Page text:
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Be the Light

In the beginning of the Apostle John’s story of Jesus, instead of a manger and angels, we find a “light that shines in the darkness.” Both of course tell the story of the incarnation; physically speaking, Christ was born into a feeding trough, surrounded by the smells and sounds of a barnyard. And spiritually speaking, in the midst of great darkness, by a radical act of grace, a light began to shine.

This was not a light of the full splendor of heaven— it was a small light, else there would have been no darkness left. Were it the full glory of heaven being revealed, there would be no need for John to mention that the darkness had not overcome it. Yet it was still a light, and every year as we celebrate this baby in the stable, we are reminded that whatever the darkness, hope has been born in the midst of it.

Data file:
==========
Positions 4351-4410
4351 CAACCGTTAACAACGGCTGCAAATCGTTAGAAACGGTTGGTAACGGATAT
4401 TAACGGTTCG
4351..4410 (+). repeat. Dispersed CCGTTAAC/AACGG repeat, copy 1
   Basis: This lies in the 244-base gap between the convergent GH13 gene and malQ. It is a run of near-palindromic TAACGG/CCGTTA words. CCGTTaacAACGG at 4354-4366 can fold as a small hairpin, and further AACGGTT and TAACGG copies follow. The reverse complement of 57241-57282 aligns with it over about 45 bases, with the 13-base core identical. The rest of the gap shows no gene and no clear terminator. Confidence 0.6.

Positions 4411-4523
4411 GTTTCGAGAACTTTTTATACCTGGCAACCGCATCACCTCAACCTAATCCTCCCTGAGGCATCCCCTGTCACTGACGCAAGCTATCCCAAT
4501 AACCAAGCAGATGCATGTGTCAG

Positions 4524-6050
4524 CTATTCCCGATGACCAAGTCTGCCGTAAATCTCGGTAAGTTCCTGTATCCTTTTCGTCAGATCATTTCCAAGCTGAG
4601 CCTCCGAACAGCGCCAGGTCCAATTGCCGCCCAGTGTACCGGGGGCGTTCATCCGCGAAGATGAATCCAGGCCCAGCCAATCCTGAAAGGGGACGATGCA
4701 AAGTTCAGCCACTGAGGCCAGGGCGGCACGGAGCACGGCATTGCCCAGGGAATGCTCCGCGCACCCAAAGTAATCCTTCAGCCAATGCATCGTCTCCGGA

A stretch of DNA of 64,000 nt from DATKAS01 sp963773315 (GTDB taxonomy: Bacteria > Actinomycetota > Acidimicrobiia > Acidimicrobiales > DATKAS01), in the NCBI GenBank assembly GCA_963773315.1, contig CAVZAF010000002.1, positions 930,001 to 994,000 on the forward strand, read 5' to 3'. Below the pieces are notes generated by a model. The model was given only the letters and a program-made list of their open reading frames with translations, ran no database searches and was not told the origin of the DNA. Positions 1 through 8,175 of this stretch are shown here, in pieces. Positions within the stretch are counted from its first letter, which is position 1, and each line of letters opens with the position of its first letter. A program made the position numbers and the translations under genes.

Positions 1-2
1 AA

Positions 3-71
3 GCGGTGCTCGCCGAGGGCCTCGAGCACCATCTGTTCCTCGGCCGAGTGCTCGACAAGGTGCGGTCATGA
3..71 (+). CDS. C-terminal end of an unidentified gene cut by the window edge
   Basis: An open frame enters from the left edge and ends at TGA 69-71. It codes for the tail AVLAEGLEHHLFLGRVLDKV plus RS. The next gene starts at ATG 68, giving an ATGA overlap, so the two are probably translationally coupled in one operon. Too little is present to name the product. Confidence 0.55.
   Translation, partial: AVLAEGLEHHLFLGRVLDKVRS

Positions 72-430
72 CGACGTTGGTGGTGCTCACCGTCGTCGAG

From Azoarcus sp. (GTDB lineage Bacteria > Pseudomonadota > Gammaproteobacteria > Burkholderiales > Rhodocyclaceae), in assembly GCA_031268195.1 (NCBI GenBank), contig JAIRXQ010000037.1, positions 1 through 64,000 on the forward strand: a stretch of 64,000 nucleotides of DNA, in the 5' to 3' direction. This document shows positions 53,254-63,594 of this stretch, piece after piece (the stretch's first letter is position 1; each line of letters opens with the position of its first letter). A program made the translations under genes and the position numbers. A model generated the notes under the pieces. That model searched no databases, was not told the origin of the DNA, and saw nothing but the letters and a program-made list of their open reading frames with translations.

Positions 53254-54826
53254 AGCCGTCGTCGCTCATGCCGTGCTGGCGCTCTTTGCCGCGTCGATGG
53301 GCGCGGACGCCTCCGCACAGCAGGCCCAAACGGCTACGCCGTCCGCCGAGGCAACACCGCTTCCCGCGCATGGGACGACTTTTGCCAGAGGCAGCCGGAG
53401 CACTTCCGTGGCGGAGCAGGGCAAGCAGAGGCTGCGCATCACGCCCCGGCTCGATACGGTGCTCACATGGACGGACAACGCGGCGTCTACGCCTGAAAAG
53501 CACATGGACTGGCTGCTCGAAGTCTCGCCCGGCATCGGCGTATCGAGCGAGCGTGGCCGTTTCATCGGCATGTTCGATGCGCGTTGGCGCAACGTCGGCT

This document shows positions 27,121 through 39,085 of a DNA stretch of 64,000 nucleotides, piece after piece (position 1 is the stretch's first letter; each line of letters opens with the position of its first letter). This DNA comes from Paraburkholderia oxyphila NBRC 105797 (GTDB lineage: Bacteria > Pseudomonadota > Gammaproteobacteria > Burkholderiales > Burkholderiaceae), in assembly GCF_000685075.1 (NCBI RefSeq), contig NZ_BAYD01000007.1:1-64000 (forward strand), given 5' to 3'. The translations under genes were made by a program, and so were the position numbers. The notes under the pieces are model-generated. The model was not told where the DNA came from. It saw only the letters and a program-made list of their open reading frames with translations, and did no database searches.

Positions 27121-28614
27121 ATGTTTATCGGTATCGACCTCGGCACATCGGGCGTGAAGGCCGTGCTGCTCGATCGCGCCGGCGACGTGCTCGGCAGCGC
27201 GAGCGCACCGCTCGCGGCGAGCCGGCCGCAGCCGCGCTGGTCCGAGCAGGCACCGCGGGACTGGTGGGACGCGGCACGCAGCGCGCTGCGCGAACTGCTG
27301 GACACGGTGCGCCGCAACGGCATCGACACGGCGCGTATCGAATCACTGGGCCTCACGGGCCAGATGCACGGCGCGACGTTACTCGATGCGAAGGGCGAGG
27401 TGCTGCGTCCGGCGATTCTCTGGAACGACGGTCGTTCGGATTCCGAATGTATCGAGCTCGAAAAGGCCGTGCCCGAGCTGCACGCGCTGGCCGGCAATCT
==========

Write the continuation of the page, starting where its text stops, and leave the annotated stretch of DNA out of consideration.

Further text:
As parents and teachers it can be easy to feel small when faced with the challenges of trying to “raise children in the way they should go.” And it’s probably pretty honest to feel that way — at the end of the day, we are all pretty small, and terribly limited. Yet Jesus in the manger was also small, and on this small baby, this little light, all of history has turned. Is not the Kingdom of God like a mustard seed?

Our ministry, as parents and teachers, is incarnational. We are Christians— little Christs. As such it is our sincere hope that we might live in such a way that our children find in us the truth, and goodness, and beauty of Christ. And whatever the darkness may be, his light, and us, his little lights, still shine— and the darkness has not overcome it.

Michael Eckhardt
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